Tiger Woods Says Greg Norman Must Resign As LIV CEO In Order For LIV Golf And PGA Tour To Have A Working Relationship

PGA: The Open Championship - First Round
Jul 14, 2022; St. Andrews, SCT; Tiger Woods reacts after as he walks off the third green during the first round of the 150th Open Championship golf tournament at St. Andrews Old Course. Mandatory Credit: Michael Madrid-USA TODAY Sports

Tiger Woods shared his thoughts on the tensions between the PGA Tour and LIV Golf, and explained what he believes must happen in order for both leagues to form a working relationship.

Woods believes that LIV Golf CEO Greg Norman must step down in order for LIV and the Tour to ever begin working with one another.

When asked whether the PGA and LIV can work together, Woods replied:

“Right now as it is, not right now, not with their leadership, not with Greg (Norman, LIV CEO) there and his animosity towards the Tour itself. I don’t see that happening. As Rory (McIlroy) said and I said it as well, I think Greg’s got to leave and then we can eventually, hopefully, have a stay between the two lawsuits and figure something out.”

Woods continued, citing the lawsuits filed by both leagues and proposed that both LIV Golf and PGA Tour consider changing its respective leaderships.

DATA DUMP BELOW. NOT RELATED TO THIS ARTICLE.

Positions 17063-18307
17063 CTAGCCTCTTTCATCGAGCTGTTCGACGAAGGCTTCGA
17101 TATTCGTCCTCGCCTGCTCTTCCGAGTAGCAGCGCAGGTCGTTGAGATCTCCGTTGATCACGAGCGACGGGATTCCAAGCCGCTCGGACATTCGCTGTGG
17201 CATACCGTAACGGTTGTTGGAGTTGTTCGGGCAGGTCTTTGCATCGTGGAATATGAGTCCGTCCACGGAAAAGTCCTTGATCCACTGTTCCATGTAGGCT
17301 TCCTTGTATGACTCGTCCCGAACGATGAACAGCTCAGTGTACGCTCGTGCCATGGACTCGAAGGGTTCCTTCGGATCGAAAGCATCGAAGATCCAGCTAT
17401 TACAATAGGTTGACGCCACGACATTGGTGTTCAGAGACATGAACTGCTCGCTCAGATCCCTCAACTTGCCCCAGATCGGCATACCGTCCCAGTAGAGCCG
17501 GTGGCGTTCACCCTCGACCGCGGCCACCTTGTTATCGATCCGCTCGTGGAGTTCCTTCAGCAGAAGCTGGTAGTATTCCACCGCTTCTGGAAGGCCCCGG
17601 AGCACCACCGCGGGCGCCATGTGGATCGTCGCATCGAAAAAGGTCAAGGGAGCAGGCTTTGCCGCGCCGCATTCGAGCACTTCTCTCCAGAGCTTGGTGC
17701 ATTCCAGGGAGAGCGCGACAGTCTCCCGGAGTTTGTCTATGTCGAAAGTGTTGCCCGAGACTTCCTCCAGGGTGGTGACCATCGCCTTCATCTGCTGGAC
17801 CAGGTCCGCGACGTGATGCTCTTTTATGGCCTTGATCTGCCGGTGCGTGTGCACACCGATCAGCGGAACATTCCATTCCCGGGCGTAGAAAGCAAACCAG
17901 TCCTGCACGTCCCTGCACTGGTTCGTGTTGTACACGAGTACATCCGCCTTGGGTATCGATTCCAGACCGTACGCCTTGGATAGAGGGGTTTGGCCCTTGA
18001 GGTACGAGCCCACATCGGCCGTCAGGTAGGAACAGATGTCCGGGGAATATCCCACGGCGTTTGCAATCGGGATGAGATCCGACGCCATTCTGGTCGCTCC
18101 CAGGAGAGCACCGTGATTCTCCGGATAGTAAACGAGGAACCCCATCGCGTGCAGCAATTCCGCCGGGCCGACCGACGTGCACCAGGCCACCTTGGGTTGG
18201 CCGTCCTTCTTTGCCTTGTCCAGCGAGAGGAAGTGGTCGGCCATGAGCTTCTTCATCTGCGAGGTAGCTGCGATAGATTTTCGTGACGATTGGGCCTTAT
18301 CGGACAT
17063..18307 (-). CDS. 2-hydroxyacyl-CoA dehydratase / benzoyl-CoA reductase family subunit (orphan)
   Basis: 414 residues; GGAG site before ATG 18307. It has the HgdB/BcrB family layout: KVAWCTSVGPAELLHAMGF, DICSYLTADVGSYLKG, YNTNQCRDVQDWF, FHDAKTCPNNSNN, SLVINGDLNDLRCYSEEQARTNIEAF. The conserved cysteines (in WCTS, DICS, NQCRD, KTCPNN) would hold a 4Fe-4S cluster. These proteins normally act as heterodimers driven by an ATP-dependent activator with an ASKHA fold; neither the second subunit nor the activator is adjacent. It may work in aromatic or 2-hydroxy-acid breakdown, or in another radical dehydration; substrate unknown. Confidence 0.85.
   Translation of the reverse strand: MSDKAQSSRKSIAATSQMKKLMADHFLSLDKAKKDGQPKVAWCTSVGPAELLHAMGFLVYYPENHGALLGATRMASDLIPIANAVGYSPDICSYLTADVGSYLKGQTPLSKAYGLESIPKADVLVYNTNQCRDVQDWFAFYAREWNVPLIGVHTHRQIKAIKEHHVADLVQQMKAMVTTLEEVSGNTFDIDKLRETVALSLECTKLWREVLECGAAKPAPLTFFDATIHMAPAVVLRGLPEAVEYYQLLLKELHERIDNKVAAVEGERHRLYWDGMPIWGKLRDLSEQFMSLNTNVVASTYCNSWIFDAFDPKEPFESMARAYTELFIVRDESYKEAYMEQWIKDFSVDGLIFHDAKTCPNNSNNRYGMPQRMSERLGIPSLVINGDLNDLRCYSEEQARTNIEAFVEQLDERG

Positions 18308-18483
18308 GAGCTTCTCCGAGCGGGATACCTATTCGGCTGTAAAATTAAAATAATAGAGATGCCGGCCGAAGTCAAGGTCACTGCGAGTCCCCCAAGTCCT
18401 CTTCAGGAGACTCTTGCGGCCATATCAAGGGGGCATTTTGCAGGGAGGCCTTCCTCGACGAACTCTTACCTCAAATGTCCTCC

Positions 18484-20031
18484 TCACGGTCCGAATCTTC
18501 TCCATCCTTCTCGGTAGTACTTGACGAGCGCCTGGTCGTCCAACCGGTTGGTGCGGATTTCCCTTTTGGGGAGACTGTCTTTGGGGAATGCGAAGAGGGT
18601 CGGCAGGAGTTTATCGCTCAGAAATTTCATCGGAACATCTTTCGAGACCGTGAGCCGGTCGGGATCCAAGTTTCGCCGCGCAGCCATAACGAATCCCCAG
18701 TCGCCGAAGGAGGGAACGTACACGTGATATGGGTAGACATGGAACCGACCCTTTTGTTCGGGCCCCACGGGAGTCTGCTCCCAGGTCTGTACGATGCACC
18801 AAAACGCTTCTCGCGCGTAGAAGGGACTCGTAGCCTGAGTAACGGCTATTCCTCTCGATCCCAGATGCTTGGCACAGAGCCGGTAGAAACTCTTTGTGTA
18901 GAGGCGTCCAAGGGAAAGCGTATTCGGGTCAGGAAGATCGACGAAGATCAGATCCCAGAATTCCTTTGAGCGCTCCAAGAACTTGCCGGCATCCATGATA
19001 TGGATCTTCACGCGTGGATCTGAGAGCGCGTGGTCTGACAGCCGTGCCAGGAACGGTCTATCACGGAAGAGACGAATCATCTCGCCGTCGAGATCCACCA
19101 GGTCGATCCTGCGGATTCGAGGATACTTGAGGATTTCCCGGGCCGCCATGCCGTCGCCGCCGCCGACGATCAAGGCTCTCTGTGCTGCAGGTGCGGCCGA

“They’re suing us first and we countersued them, so they have to back off the table … and then we’ll have a place to talk, but their leadership has to change as well. If that doesn’t, then I think it’s going to continue to go down the path that it’s going right now.”

The PGA Tour recently filed a countersuit against the Saudi-backed LIV Golf, in response to the ongoing antitrust lawsuit against the Tour. LIV Golf is being accused of allegedly interfering with the contracts of PGA members by starting a recruitment campaign.

In the countersuit filed by the Tour, the campaign allegedly involved LIV paying PGA Tour players “astronomical” amounts of money in order to entice them to breach their contracts with the circuit “in an effort to use the LIV Players and the game of golf to sportswash the recent history of Saudi atrocities and to further the Saudi Public Investment Fund’s Vision 2030 initiatives.” The Tour also claims that officials from LIV Golf had informed its players that agreements made with the PGA Tour could not be enforced.

Originally, LIV sued the PGA alleging anti-competitive behavior in trying to prevent its members from participating in LIV tournaments with threats of discipline and banishment from the Tour.

Norman, who is known around the world of Golf as the “Great White Shark”, has won more than 90 tournaments worldwide, including two Open Championships. Additionally, he holds the distinction of defending his No. 1 position in the world golf rankings for 331 weeks, the second-longest reign in history.

As one of the most prolific players in the game’s history, his career culminated in a massive achievement in 2001 when he was inducted into the World Golf Hall of Fame with a higher percentage of votes than any other inductee in history.


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